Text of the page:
Sugar-topped mountains, turquoise lakes and the crisp smell of pine needles should be available on prescription for stressed-out parents.
While many think of the Swiss Alps as a winter destination for shredding the slopes and eating fatal doses of fondue, it is in fact a year-round travel option that puts even Italy to shame in terms of being family-friendly.
Perfection, pictured: Interlaken is endlessly beautiful – and ideal for a family holiday
It takes less than two hours to fly to Zurich from London, a time-frame that I decided should be tolerable for our ‘spirited’ toddler (and hopefully those who had to sit near her) and then another couple of hours on the train to get to Interlaken.
Don’t stop reading here – Swiss trains are an absolute delight. They are clean enough to eat your Toblerone off, and the ‘family carriages’ have built-in playgrounds.
With our daughter Violet occupied on the slide, my husband and I are free to gaze blissfully out of the window at Heidi’s homeland as lakes, cows and pretty wooden houses with red geraniums on the sills whizz by. Our summer holiday is under way.
The live cameras show cloud at the top of Interlaken’s famous peaks, so we spend our first day in her cleavage.
Up in the high country: Switzerland offers a genteel pace of life which suits a toddler
Justis Valley, a sickle-shaped depression splattered with yellow buttercups, dandelions and arnica is just a short drive from town and well worth a visit.
There are no steep inclines or drops so you can let your children off the leash as herds of dancing goats with bells around their necks provide a uniquely Swiss soundtrack to your walk.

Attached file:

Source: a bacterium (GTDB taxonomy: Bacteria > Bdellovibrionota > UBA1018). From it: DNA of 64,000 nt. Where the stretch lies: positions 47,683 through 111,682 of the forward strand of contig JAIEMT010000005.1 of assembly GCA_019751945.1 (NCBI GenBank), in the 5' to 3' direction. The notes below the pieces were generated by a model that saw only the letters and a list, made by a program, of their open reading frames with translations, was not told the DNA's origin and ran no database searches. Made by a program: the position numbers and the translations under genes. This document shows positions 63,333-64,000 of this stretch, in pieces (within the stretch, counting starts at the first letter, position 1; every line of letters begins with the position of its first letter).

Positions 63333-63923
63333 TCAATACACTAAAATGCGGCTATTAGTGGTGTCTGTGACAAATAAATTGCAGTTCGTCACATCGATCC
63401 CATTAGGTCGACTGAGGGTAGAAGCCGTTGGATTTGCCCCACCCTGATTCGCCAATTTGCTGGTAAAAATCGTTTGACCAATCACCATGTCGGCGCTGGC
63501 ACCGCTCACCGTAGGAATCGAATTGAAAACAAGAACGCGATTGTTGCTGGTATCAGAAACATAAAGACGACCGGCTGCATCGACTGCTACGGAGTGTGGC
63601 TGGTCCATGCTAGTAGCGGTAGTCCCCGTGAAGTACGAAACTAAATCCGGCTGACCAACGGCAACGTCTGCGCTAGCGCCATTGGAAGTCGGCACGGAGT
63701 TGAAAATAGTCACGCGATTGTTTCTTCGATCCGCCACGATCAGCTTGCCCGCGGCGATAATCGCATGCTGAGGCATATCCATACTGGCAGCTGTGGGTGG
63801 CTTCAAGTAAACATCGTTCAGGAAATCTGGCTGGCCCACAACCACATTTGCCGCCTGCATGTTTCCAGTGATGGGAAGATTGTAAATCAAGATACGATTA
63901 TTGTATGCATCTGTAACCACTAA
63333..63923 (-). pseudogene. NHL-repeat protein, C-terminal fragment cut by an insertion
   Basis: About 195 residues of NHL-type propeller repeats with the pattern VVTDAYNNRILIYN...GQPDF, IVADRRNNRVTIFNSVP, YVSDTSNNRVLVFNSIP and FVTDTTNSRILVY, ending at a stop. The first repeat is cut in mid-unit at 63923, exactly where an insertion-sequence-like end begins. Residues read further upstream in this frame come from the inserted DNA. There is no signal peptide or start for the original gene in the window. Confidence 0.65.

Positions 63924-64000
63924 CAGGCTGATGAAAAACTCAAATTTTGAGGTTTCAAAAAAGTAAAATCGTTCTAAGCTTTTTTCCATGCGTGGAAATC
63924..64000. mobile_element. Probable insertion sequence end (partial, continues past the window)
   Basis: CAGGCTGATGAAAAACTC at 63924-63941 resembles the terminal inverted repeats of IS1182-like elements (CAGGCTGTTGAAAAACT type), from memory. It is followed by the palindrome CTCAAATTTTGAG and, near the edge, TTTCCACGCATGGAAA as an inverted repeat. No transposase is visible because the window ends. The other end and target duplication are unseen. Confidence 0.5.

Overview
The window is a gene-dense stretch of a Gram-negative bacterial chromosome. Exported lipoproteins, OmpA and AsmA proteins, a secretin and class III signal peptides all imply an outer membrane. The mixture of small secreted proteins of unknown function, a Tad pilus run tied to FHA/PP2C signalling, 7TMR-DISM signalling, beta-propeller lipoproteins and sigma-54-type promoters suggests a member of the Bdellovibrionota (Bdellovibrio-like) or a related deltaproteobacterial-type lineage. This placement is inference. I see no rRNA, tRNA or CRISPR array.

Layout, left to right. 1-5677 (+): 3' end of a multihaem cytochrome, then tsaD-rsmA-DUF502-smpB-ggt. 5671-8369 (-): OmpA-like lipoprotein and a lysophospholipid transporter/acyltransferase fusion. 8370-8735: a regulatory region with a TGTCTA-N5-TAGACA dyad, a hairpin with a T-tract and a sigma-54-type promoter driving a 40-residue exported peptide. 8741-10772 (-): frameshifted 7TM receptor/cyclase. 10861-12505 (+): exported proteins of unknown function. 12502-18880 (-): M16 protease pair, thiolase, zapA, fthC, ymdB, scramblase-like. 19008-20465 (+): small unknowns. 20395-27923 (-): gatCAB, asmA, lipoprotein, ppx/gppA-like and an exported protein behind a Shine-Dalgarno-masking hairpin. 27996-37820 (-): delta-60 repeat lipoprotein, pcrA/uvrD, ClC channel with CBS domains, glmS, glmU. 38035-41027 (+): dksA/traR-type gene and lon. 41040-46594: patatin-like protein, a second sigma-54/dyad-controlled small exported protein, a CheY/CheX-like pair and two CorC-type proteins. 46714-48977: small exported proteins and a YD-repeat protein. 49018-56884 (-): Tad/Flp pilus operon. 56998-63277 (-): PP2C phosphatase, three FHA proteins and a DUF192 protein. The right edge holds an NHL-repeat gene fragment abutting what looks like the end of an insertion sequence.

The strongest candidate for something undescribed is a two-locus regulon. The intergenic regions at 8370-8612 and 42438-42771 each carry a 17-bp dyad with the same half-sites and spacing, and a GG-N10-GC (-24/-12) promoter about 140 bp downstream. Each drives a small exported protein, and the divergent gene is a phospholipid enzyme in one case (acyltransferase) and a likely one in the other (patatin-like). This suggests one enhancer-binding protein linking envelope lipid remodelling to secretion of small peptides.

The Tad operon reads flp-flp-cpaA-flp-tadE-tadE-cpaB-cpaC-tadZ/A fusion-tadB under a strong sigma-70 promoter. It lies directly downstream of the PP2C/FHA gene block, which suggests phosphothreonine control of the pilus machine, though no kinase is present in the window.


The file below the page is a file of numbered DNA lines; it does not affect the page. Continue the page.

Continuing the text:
Refreshments are provided by small farms, which serve delights such as bread, nutty alpine cheese and ice-cold glasses of milk with flecks of yellow cream on the surface.
You sit right next to the animals who produced your meal, which feels rather like the bovine equivalent of the chef’s table. It is a great place to eat if your children are particularly feral, as there are rarely other human diners to disturb.
The following morning we set off to the open-air museum in Ballenberg to take in some culture – and in Violet’s case, feed chickens and ride the carousel.
At the exit, their chocolaterie – which features two constantly undulating vats of molten chocolate – beckons us inside. With sticky fingers and mouths, we catch the famous Paddle Steamer back to Interlaken.
The SS Lotschberg is an historic vessel that has been spoiled rotten, and is just as beautiful as she was in 1914. We discover that you can also spend all day sitting on the upper deck enjoying a glass of wine as your little one enjoys the spiel kajuete – or ‘play cabin – featuring the holy grail of perks, free babysitting.
The final day of our trip promises perfect weather, so it’s time for some hiking and our Julie Andrews impersonations.
A little luxury to finish: Alice and her family had a night at the Victoria Jungfrau Hotel and Spa
An old-fashioned cog railway chugs us up to the Schynige Platte, past elegantly decaying wooden barns and grass thickly tangled with wildflowers.
At the top we find a restaurant where we revive Violet with her new favourites, rosti and hot chocolate, as the local Alphorn players honk a solemn serenade.
We stay at the Backpackers Villa Sonnenhof for most of our trip, which is scrupulously clean and surprisingly quiet. Then treat ourselves to one night at the deliciously luxurious Victoria Jungfrau Hotel and Spa.
Both places are unfazed when we roll up with a grubby toddler. The Victoria-Jungfrau even provides a wooden cot with freshly pressed sheets and allow her both into their very grand restaurant and the beautiful Roman-style swimming pool.
Swiss (swiss.com) flies to Zurich from £84 return. Buy a Swiss Travel Pass (swiss-pass.ch) for an all-in-one ticket for train, bus and boat, for three to 15 days, from £176.
Doubles at the Victoria-Jungfrau from £379 B&B and at the Backpackers Villa Sonnenhof from £85 B&B.
More info interlaken.ch.